Islamabad : Sensitive matters like building a Hindu temple in Islamabad should be dealt with very diligently on the back of careful need assessment, proper planning and adequate homework.
The judgement now is in the hands of the Council of Islamic Ideology, whose verdict not only should be based on facts, figures and ground realities, but also needs to be articulated enough to be used to educate the people.
The thoughts were shared during a session held by the Institute of Policy Studies here on ‘Minority Rights in Pakistan in the Specific Context of Hindu Temple Controversy’. Institute’s Executive President Khalid Rahman, who was in the chair, said the temple issue would have attracted much less criticism if it was backed by proper homework.
He said there was no denying the fact that the constitutional rights of non-Muslims in Pakistan should be protected. Rehman, however, said even in Western democracies there are criteria and procedures for religious communities to construct new places of worship.
The panelists raised questions if the population of Hindus in Islamabad qualifies to have a temple built in its prime location. They also looked at the matter from economic, constitutional, humanitarian and international contexts, maintaining that while the development can also be seen as a step towards promoting a soft image of Pakistan, it also remains a fact that there was an adequate space for the less than 3000 Hindu population in Islamabad and Rawalpindi combined to perform their religious rituals and festivals.
The session was also told that there were 428 temples across Pakistan – including 11 in Sindh, four in Punjab, three in Balochistan and two in Khyber Pakhtunkhwa – out of which only 20 are in actual use and others are dysfunctional because of the absence of Hindu population after the Partition in their vicinity.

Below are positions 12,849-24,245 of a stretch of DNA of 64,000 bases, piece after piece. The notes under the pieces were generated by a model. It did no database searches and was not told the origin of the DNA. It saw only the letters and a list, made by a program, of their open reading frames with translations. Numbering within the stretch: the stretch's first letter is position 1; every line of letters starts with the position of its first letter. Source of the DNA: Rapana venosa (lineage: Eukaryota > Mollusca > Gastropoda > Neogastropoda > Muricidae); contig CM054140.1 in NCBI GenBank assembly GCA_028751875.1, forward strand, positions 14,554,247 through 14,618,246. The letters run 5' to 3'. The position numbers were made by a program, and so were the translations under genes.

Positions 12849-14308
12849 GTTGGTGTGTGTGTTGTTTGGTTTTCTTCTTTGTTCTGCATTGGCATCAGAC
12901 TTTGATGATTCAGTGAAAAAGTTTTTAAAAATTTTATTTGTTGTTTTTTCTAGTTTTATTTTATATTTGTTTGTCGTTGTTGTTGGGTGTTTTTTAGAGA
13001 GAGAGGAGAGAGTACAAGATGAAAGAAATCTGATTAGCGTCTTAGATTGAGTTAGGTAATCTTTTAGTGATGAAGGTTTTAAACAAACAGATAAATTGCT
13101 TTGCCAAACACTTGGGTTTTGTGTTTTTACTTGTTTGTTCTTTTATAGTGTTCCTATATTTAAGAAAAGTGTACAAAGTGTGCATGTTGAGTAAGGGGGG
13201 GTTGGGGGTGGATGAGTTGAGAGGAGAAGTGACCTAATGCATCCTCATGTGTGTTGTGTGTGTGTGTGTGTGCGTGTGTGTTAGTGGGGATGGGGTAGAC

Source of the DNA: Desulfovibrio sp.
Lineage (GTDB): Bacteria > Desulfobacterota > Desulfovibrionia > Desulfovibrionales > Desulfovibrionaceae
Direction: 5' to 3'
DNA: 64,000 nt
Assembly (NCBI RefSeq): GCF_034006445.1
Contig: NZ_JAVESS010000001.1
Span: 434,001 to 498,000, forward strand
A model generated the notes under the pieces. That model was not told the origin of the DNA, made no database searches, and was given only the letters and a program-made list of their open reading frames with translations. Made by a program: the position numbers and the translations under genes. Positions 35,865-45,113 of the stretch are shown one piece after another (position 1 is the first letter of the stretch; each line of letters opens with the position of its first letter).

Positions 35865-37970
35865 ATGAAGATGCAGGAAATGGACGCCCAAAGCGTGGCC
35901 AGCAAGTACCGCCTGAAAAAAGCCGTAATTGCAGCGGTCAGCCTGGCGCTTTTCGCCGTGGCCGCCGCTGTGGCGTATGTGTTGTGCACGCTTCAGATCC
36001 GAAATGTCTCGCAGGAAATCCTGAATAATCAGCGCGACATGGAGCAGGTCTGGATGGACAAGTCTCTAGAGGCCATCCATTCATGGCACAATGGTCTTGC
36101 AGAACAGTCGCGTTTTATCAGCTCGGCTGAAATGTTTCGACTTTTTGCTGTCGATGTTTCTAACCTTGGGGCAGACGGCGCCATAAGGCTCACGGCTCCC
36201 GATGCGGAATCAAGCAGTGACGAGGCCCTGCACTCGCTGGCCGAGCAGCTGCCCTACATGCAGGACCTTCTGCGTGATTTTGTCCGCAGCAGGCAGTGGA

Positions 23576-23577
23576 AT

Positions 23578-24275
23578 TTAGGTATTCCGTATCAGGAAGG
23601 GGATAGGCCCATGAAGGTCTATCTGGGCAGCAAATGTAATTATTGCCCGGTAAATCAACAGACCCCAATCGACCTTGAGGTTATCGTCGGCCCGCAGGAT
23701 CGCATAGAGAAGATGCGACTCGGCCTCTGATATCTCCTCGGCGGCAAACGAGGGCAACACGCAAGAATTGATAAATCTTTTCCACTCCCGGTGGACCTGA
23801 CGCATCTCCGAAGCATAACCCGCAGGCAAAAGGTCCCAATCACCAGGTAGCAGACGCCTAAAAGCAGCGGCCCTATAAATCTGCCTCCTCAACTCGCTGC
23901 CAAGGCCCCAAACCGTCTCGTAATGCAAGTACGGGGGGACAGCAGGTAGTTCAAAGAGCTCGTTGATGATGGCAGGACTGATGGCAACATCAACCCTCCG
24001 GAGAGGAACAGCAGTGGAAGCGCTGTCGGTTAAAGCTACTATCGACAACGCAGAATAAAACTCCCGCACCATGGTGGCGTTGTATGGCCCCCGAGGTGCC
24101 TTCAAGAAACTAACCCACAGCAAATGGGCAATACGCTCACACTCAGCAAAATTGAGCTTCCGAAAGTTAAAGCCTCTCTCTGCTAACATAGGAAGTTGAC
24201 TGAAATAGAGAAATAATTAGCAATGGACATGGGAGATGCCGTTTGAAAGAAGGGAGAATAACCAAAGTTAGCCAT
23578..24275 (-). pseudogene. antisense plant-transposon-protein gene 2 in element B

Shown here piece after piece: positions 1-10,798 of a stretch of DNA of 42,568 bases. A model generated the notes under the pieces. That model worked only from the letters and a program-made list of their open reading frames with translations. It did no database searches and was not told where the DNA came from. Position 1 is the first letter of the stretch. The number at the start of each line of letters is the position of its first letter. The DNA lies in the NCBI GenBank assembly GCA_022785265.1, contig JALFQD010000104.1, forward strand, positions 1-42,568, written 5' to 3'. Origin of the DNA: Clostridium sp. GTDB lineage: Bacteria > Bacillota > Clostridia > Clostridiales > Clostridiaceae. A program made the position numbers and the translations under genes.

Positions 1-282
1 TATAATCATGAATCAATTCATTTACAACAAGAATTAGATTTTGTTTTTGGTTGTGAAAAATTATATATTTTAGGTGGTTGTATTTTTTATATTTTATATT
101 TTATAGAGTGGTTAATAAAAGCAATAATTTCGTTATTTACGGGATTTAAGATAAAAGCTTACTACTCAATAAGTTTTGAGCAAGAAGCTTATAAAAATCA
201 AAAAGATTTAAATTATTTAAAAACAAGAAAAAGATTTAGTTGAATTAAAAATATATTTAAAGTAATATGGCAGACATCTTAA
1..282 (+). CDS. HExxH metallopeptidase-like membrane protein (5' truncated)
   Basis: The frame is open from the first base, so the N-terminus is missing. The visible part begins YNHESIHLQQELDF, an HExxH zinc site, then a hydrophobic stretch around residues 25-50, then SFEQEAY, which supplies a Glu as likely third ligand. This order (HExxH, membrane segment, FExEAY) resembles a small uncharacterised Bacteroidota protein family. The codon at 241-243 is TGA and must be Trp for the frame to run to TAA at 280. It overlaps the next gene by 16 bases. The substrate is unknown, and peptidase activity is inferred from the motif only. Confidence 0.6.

The panelists suggested the studying of the articles 20, 36 and 37 of the Constitution of Pakistan to know about the provisions of minority rights in the country’s constitution. They called for the examination of the legal obligations of the international law before deciding about the temple matter.
They also highlighted that the Dalit organizations and their leaders – whose population accounts for more than 90 per cent of the four million Hindus in Pakistan and is not even allowed in temples run by upper castes – had also distanced themselves from the Islamabad mandir controversy and had instead demanded the government establish a university in Nagarparkar, Sindh.
Concluding the session, Rahman said that since the matter had been forwarded to the Council of Islamic Ideology for ruling, it should base its judgement on facts, figures and ground realities.
“The CII should take all the concerned stakeholders on board to know about their viewpoint, collect the data about the population of the Hindu communities in twin cities, ascertain how many of them are actually concerned about building the temple in the capital especially when there already exist a few in Rawalpindi, and then if the genuine need is established as a result of all this exercise, all these cogent arguments should not only be used to form the verdict, but also to educate the nation over such issues,” he said.